The second and third days, the hubs accompanied me on these beach tromps, and those were also some  special strolls.  We reflected on our last three and a half years as parents, our last seven years being married, and these nine years we've been together.  It felt like truly turning a page.  And we spotted this boat on the end of my last day of "early labor", which I took a sign things were going to happen soon (I was looking for any damn sign at that point, frankly, but still loved this boat)...

By Friday night, I was four centimeters dilated, both of my sisters were in town and ready to lend a hand, the little man had spent two nights away from us already, and we had spent one preemptive night in the hospital during a particularly serious bout of contractions.  In short, I had completely and totally had it.  I was in a lot of pain, and felt like I had been and would be pregnant forever.  We had a short dinner at my parents', came home and went to sleep. 

Around midnight, I was awakened by contractions on a whole different level.  By the time I was in the most intense part of my labor with little J I had gotten an epidural, so I hadn't really experienced this level of power pain.  We hung out timing the contractions for a bit, and then I was totally floored by one that let me know without a doubt it was time to get rolling.  We hopped in the car for the fifteen minute drive to the hospital.  The hubs timed a contraction in the parking lot as we arrived at 2:21am.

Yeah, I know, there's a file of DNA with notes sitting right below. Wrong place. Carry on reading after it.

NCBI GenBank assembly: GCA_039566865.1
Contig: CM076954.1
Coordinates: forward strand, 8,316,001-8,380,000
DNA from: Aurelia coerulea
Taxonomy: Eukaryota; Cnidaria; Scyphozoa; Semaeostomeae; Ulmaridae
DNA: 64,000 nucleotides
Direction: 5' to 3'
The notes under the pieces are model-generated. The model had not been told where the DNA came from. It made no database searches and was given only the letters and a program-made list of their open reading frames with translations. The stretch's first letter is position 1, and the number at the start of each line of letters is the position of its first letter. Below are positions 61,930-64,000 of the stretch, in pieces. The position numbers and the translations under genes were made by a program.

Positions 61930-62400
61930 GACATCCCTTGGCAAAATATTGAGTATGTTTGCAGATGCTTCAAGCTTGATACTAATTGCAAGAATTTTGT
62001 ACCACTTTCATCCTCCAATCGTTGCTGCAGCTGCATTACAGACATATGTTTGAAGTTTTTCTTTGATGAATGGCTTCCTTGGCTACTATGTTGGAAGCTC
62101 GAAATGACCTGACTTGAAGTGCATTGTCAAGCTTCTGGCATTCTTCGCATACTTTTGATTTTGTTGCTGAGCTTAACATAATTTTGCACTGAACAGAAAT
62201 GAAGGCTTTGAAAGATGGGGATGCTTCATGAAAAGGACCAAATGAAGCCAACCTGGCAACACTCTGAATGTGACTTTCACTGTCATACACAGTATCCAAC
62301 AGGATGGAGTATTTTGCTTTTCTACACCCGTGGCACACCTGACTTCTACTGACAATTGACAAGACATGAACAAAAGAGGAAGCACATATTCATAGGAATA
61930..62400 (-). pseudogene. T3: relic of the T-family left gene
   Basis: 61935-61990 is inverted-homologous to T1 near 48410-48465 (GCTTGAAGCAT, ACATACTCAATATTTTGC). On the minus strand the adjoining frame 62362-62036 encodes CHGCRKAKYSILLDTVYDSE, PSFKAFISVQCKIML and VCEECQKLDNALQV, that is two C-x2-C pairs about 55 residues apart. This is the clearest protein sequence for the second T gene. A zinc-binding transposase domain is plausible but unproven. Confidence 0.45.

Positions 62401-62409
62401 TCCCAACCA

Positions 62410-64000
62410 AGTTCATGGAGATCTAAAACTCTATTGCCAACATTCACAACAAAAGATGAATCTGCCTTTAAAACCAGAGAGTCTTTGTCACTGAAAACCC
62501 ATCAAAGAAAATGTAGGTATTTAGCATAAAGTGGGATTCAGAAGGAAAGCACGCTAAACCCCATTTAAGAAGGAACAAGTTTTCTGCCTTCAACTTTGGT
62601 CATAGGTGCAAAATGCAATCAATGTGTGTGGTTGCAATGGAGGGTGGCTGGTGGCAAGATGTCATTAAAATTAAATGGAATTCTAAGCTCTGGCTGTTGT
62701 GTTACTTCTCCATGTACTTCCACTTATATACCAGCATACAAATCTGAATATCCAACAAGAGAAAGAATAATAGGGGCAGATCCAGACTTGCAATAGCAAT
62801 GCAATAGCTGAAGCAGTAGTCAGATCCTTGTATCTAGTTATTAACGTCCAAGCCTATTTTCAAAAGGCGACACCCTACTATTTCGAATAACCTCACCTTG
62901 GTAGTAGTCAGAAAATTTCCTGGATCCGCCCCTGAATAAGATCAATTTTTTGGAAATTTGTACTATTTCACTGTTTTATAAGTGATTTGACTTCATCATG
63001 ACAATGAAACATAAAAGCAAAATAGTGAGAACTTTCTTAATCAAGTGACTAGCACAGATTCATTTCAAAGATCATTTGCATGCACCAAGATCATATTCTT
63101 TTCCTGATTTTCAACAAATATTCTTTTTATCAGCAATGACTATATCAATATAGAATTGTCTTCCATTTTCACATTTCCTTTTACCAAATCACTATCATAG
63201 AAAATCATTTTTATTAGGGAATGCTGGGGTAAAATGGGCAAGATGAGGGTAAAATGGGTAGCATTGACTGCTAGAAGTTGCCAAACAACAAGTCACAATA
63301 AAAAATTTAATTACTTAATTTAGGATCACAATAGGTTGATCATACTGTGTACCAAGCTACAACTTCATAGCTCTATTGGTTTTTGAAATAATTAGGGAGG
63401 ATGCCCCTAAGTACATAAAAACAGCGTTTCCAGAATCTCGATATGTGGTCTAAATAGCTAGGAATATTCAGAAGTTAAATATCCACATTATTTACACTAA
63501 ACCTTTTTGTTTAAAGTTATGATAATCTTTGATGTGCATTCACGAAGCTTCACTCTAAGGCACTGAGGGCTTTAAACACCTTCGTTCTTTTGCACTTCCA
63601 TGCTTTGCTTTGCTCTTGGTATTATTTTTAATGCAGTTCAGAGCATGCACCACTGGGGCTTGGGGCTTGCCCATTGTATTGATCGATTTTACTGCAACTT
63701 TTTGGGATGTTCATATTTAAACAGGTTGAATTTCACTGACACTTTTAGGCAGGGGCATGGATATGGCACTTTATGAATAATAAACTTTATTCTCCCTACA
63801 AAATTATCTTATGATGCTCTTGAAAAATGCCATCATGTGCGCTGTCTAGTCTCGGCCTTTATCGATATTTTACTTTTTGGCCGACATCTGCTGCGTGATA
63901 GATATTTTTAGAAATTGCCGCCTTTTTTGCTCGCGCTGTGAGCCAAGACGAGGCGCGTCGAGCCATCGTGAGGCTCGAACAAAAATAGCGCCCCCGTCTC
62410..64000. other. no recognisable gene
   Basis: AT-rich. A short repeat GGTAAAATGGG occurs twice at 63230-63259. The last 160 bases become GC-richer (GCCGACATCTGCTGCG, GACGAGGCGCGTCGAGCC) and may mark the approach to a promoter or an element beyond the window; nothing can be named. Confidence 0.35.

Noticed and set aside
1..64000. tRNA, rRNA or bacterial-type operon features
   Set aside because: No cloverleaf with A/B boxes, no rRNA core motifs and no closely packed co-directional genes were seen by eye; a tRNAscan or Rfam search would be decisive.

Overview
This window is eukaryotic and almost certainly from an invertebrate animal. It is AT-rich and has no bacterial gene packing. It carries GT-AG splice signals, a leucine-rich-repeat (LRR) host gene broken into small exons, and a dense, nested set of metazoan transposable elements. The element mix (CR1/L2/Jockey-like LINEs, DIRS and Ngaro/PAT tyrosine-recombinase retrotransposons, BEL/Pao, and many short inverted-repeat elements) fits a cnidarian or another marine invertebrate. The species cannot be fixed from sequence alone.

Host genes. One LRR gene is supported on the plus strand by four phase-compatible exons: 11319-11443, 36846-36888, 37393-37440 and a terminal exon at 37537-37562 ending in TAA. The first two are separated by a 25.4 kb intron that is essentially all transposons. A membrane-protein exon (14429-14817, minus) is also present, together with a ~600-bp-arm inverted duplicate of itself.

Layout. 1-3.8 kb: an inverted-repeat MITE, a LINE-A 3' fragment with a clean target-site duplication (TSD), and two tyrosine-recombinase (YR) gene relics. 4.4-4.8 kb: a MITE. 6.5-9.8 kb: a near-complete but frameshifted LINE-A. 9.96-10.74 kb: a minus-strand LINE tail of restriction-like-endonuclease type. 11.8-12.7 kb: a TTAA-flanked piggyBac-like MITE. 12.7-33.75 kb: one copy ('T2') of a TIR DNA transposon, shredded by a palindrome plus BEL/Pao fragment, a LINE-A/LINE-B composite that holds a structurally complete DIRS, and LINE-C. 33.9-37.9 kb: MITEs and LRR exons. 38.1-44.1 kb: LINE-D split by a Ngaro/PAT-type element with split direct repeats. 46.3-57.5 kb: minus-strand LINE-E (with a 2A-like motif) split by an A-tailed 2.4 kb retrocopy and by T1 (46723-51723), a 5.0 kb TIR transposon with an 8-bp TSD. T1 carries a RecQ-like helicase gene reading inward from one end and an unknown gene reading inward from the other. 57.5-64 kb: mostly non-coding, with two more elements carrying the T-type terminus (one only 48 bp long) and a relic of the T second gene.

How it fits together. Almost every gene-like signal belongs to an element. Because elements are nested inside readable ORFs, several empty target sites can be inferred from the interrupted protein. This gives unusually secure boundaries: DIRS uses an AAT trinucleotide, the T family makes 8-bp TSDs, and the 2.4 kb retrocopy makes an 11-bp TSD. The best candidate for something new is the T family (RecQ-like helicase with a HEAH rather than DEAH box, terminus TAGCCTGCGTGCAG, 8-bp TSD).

The little dude was born on October 27 at 3:28am.

I can't believe that was over three weeks ago.  So much happened right after little L was born... some extra nights in the hospital for what turned out to be nothing (but the speculation was stressful at the time), the hurricane coming through the northeast, the election!  Add post-partum hormones and sleep deprivation to the mix and WHOA.  I've kind of just let myself go deep into the haze of it all and it feels good.  I'm not really trying to do much except keep everyone fed and content right now. I had intended to get a post about all of this up sooner, but sleep and time with the boys has taken precedent over all else.